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Re: (erielack) The Best EL Fantrip?

I was also on that trip.
  Rich Pennisi

JG at graytrainpix <graytrainpix_@_hotmail.com> wrote:
  I was wondering who else on this list rode that RRE fantrip from Hoboken to 
Binghampton on June 9, 1968? I still think that was the best fantrip of all 
time -- certainly the best one I ever rode. You see various photos of it in 
the picture books because of the PA's. The trip will be remembered if 
nothing else as the swan song for the PA's on the east end and on a 
passenger train (although they may have pinch-hit for the E8s on the Lake 
Cities after that date, at least west of Marion).

But I personally think it was also the last great EL fantrip. I know that 
there were still several steam trips after that with the 759 and 2102 / "D&H 
302", but those were steam trips. Not the same thing, in my book. The June 
9 trip was the last of the many fantrips that the EL ran in the early and 
mid-1960s which allowed people to experience the EL as a working railroad 
and as a gracious passenger host. The EL was especially gracious that day, 
rolling out the thru-line coaches and a dining car, in addition to the 
requisite baggage car with open doors (and waist-high wooden slats across 
the doors).

I was 15 years old at the time and went with my cousin. My father drove us 
to Hoboken, and we got there just before the 9 am departure (but as with all 
fantrips, it left a bit late). We managed to get the last two seats in a 
1300-series ex-DLW coach. Our window was a little bit fogged, but so what. 
We weren't going to be there too much anyway, not with that baggage car and 
all the dutch doors. Obviously the crew made zero attempt to keep the fans 
out of them. (And in return, the fans didn't do anything stupid as to get 
themselves hurt -- those were the days).

My notes say that we passed Croxton around 9:30, and that I saw the 404 
turning the pigs on the Greenwood Lake loop. Nice, because the 404 was the 
first engine -- and at the time, probably the only engine -- I rode in. Our 
power was the 861, 863 and 833; interestingly, within a year or so I would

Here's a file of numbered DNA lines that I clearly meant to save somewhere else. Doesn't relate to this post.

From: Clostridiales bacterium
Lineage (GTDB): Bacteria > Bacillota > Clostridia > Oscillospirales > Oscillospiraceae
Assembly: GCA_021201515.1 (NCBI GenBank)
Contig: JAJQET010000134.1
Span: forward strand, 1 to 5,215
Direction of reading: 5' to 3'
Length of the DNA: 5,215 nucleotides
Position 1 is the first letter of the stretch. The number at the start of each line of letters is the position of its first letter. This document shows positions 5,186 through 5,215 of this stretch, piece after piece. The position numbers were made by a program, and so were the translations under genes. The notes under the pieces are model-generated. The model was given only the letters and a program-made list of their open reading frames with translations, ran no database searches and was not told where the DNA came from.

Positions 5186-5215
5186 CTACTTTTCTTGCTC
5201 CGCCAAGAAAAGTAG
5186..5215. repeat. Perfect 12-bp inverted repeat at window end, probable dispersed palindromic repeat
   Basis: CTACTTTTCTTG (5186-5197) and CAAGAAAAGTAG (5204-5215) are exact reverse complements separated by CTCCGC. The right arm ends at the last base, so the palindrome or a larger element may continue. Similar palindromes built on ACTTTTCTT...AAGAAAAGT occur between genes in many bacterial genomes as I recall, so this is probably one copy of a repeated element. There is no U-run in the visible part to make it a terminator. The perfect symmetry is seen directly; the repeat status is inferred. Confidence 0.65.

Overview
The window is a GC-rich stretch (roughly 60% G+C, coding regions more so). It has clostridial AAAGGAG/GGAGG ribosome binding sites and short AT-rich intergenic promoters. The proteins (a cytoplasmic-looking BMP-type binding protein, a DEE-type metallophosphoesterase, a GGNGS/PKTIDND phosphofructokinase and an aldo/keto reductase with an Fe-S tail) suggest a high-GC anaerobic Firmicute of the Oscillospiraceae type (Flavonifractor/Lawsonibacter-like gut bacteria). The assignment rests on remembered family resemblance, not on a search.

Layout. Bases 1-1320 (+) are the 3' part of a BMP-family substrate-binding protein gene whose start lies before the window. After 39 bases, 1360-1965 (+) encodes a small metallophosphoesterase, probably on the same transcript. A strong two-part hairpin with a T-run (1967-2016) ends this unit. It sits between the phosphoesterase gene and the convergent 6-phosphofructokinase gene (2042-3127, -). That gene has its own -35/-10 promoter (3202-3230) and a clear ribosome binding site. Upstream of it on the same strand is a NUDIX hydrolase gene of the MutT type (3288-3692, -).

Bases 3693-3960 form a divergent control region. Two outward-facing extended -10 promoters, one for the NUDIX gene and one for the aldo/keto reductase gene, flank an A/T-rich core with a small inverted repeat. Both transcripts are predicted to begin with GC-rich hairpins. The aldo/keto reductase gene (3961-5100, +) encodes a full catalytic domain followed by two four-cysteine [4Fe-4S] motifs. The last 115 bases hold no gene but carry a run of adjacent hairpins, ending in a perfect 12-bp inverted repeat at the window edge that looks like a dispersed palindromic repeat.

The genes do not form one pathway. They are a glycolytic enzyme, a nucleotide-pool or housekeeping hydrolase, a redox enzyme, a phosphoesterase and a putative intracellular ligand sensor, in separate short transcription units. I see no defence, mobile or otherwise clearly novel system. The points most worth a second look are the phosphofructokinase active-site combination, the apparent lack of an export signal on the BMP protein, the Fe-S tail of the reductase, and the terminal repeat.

get a short ride in the 833 in Hoboken. Anyway, I recall proceeding over 
the Bergen County Line and up the NY Division smoothly, and that we didn't 
see any eastbound freights or pass any westbounds. We ran via the Main Line 
thru Middletown, so maybe a freight was working at MQ (on the Graham Line). 
I noted seeing the 371 in Middletown. Then came a brief crew change stop in 
Port Jervis at noon. Saw the 437 and 446, but didn't note any big power.

Onward up the Delaware Division; but again, it was pretty quiet. We stopped 
for a photo run-by in Narrowsburg, then proceeded up the river. I remember 
someone in the baggage car pointing out the old O&W bridge near Hancock. I 
also vaguely remember that we stopped at what must have once been a 
passenger flag stop, as there was a crude platform made of raised earth and 
cinders, and a typical Erie passenger station sign tacked on the side of 
someone's house! I forget where that was -- may have been near Lordsville.

Finally, at Gulf Summit we passed an eastbound freight, behind the 2509 and 
2510 at 2 pm. Must have been a short train to go over the hill with only 2 
U-boats. Then we got to Lanesboro and stopped for a run-by over Starucca. 
I believe that we were back on the train and underway at 2:45 when another 
eastbound came by, led by the 3607, followed by a GP35 and F3B, with two F3 
pushers. It was about 4 pm when we got to Binghampton.

Ah, to be young and to be in Binghampton for the first time on a splendid 
June afternoon. While our power was running around the train, we saw the 
3631 and 3632 going west with a freight; I'm not sure where it came from, as 
we were up by the station(s). The 406 and 364 were in the yard by QD.